Press Releases

Carper Secures More Than $63 Million in Transportation projects

Money Would Help Spur Economic Development, “Smart Growth” Opportunities

Jul 29 2005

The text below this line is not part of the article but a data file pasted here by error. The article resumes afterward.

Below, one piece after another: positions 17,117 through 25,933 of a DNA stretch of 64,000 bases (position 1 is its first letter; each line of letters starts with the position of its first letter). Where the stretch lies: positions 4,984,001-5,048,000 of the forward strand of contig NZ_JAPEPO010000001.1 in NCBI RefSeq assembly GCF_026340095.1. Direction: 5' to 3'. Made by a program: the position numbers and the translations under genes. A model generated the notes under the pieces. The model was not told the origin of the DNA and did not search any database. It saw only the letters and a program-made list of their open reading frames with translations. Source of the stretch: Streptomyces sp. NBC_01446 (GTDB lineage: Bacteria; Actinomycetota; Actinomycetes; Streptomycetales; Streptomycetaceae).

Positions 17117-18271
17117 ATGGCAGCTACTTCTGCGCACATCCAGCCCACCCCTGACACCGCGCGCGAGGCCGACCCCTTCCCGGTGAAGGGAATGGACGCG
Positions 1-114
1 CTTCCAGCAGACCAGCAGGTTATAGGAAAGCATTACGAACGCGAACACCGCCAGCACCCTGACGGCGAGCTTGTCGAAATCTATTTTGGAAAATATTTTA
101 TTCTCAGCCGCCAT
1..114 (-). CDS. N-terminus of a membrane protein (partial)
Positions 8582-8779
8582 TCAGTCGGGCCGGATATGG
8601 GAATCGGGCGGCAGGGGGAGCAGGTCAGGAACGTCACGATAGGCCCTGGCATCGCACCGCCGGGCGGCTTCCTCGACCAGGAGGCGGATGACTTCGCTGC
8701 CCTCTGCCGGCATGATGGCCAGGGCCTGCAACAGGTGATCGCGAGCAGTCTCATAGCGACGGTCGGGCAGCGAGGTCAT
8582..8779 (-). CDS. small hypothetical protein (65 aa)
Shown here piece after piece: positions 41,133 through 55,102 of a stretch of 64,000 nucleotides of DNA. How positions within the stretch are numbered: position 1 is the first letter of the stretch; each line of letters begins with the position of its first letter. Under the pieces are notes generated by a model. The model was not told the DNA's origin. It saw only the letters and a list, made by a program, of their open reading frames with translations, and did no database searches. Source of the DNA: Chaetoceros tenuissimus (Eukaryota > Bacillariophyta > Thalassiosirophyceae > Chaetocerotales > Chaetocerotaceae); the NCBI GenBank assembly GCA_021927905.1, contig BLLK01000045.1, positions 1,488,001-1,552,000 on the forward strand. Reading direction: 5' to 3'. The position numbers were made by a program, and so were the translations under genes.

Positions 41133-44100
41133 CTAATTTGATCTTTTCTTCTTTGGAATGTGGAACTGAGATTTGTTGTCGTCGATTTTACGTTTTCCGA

WASHINGTON (July 29, 2005) – The federal transportation bill, which is set for congressional passage today, includes more than $63 million in specific transportation projects requested by state and local officials, Sen. Tom Carper, D-Del., announced Friday. As a member of the congressional committee that crafted the final transportation bill, Carper helped secure $63.6 million in new highway, transit, bridge, rail and “smart growth” projects in all three Delaware counties. “County and local officials will be able to put this money to very good use,” said Sen. Carper, who was the first Delawarean ever to sit on a so-called “conference committee” to develop the new transportation bill. “Many of these projects have been on the agenda back home for a long time but couldn’t find the necessary funding because of budget shortfalls and just the sheer volume of need throughout the state for improved highways and bridges and new transit projects.” Carper continued, “A lot of people refer to this legislation as the ‘highway bill’, but it’s much more than that and we show it with the projects we funded. This bill provides funding for rail transit, buses, bike and pedestrian facilities, vanpools, bridges, highways, and research. These projects will improve our local transportation systems, reduce congestion, and in many cases, add substantial economic and recreational value to state and local attractions.” Delaware’s overall transportation allocation – which is allocated to DelDOT – would also see a big increase over current levels. Delaware highway and safety funds would increase by more than 30 percent over current levels – for a total of $965 million over six years – while transit funding would increase by nearly 50 percent, to $70 million. The following is a list of specific projects in the new transportation bill, which is set to pass the House and Senate today: New Castle County ($33.77 million) $20 million to construct a new interchange from I-95 and improve local street and pedestrian access to the Wilmington Riverfront. $6.5 million for Wilmington Train Station restoration, both interior and exterior renovations. $4.77 million to build a new pedestrian/bicycle trail in Newark. The project would use an abandoned rail line to build a bike/pedestrian route connecting the new Newark Train station, the James Hall Bicycle and Pedestrian Trail, the planned Newark Transit Hub, downtown Newark and White Clay Creek State Park. $1 million to improve pedestrian and bicycle access at the University of Delaware-Newark. The money would construct a 360-foot-long bike/pedestrian bridge that will traverse the ravine between the central and Laird Campus. $1.5 million to replace railroad crossings in Wilmington and Marshallton. Kent County ($18 million) · $8.5 million to develop an alternative route for truck traffic in downtown Harrington. · $5 million to repair roads, resurface and rehabilitate almost 9 miles of gravel road within the Bombay Hook National Wildlife Refuge. · $2 million for the Hydrogen Storage Research facility at Delaware State University in Dover. The money would go toward finding new ways to store and release large quantities of hydrogen gas for vehicle propulsion. · $1.5 million for the Wyoming Mill Road Realignment Project in Dover. The money would realign a road that currently cuts through Schutte Park, adding 14 acres to the park, improving safety and extending the North Street bike lane. · $1 million for the city of Dover Transportation and Community and System Preservation Project. The money would be used to build streets within the proposed Lincoln Park Center, a 10-acre office and commerce park. Sussex County ($11.85 million) $6.75 million for infrastructure and streetscape improvements on Rehoboth Avenue. Projects include: reconstruction of a lane, new streetlights, reconnection of sewer lines, sidewalks, new restrooms and a bandstand area. $1.6 million for replacement of the Lake Gerar Bridge in Rehoboth. This project will replace the 70-90-year-old bridge that carries First Street across Lake Gerar. The new bridge will include a sidewalk for pedestrians. $2.5 million for replacement of the Woodland Ferry on the Nanticoke River between Seaford and Laurel. This project will include building a new ferry and making improvements to docking facilities, bulkheads, pilings, and boat ramps at the ferry site to accommodate changing tidal conditions and the new ferry. $1 million to plan, design and build an Energy Exploration Center at Destination Station in Rehoboth Beach. This project will develop an energy education system that includes hands-on exhibits designed to educate visitors, help strengthen math and science awareness and increase energy awareness for all ages.